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Old 05-10-2013, 06:27 PM   #11
Doed
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1 - I would drill the holes now. Drilling after the collar is on makes a mess of wood shaving inside the keezer.
2 - I used plain ol' styro-foam and glued it to the inside of my collar/lid. I removed my lid comletely. Used 1x8 for the collar, 7/16 waferboard for the top. The top is screwed to the freezer hinges and is still light enough to stay open on its own. This allows me to be at the freezer height to lift kegs in, instead of freezer height plus collar.
3 - I caulked all the joints in the lid. I have 3/4" weather stripping on the bottom of the lid where it contacts the freezer.

Here is a picture


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Old 05-10-2013, 06:38 PM   #12
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Here's mine. Evidently wood is not a good insulator so I used the caulk gun type construction adhesive to glue the insulation into place. Easy and cheap.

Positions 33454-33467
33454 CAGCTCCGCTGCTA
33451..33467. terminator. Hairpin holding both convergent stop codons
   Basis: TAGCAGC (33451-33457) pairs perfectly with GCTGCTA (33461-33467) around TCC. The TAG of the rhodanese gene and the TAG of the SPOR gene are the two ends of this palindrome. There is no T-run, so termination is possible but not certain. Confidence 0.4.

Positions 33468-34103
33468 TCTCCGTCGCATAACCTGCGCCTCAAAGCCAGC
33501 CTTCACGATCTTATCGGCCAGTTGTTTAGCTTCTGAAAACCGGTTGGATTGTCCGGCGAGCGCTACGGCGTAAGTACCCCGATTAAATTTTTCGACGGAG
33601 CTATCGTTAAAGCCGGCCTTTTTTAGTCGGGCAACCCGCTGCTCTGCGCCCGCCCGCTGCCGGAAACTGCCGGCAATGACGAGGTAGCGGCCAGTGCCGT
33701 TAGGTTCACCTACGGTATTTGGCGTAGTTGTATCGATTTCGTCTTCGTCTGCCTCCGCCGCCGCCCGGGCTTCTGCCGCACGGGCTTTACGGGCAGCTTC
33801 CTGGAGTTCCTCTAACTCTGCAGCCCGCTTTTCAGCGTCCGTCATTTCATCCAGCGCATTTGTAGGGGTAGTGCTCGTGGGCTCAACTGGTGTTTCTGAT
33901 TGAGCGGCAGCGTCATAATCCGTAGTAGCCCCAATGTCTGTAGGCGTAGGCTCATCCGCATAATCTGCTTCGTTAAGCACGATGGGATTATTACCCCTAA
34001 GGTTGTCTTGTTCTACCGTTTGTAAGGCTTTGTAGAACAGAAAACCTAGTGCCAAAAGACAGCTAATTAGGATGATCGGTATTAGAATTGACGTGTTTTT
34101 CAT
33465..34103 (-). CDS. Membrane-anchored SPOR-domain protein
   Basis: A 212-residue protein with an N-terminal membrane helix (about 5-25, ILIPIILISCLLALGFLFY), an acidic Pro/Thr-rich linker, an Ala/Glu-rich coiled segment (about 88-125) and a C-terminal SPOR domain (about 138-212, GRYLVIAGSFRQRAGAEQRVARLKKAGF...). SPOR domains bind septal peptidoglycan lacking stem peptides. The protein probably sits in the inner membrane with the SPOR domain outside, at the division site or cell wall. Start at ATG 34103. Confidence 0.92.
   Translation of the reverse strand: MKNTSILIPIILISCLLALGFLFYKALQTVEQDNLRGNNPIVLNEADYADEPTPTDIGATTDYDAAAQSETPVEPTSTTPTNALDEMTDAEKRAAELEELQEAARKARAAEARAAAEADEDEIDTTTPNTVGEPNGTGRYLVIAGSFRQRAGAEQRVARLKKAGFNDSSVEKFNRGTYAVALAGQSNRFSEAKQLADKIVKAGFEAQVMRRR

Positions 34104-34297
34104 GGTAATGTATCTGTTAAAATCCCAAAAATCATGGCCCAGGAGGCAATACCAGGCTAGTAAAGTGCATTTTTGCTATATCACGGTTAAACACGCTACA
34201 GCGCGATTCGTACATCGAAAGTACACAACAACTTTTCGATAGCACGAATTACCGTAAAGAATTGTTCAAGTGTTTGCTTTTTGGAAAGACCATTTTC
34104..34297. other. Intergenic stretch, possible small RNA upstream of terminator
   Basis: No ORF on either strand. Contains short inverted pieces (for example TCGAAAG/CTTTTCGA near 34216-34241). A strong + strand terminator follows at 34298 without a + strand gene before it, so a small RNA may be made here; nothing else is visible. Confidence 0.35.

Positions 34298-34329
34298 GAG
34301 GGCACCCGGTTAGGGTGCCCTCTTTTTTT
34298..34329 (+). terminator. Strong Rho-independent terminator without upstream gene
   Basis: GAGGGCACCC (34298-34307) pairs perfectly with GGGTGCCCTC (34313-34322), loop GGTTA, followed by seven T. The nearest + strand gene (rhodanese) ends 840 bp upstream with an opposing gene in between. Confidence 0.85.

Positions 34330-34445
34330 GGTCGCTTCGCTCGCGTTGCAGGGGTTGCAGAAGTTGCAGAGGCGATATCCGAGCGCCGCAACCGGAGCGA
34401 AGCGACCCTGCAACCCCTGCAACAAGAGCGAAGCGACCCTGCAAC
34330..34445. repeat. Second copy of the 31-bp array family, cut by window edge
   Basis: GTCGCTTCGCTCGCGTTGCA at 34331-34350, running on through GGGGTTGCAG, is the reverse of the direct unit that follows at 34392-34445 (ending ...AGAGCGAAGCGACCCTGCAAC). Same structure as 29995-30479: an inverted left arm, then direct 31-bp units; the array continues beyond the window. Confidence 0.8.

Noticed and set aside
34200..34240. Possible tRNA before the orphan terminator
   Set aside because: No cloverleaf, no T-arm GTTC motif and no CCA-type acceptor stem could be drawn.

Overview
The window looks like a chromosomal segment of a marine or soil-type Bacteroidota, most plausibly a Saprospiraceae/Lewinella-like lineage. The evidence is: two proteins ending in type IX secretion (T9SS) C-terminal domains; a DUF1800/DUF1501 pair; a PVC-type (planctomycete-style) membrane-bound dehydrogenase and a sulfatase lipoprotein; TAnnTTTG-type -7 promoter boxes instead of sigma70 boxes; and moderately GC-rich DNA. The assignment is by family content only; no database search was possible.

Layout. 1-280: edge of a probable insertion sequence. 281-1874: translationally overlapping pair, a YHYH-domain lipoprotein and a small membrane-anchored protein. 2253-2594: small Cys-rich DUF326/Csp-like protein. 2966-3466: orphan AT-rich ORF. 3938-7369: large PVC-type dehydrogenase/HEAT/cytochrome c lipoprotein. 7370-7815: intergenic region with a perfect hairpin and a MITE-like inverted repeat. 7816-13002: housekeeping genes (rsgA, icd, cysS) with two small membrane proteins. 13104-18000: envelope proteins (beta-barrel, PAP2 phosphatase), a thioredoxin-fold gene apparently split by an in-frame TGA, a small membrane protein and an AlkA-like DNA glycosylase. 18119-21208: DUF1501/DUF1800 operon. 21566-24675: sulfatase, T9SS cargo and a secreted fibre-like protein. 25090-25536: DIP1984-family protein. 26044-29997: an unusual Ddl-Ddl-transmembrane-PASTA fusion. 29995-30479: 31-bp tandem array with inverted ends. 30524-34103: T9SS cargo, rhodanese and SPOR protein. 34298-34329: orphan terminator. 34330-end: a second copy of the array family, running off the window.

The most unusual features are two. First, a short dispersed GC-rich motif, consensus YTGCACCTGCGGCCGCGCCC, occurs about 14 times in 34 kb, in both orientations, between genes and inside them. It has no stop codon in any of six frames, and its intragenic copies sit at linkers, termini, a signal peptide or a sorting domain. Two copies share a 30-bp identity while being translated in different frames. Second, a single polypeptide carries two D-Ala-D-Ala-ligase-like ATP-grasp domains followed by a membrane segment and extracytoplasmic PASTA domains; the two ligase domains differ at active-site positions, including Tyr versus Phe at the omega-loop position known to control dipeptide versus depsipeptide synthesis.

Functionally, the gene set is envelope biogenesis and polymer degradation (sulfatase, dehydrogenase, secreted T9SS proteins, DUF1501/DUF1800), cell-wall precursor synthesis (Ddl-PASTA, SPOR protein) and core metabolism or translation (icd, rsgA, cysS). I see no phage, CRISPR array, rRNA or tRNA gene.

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Old 07-20-2013, 03:02 AM   #13
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I found corks the appropriate taper and size to fit the 3 holes I did not use for taps. I had to scratch a little more money together before the setup was complete. It worked great in a pinch and only cost a few bucks.
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Old 07-20-2013, 08:14 AM   #14
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FWIW, I would say try to figure out the maximum number of faucets you will ever have, then decide how you want them spaced. If your maximum number of faucets is an odd number, the center of the collar should be the center faucet. If it's an even number, the center of the collar will split the difference between the two center faucets. Install the faucets you have for now from the center out, and make a note of the spacing for future faucets. When its time for a new faucet, put an "X" of painters tape over the area where the hole will be so you can mark it easily and prevent some of the tear out.

I have 3 faucets on my kegerator, and have room for 1 or 2 more. I have a piece of tape on the inside that has the measurements listed so when I install another one, I'll know right away what the exact spacing is.

All that to say, I think you should drill the holes as you go.
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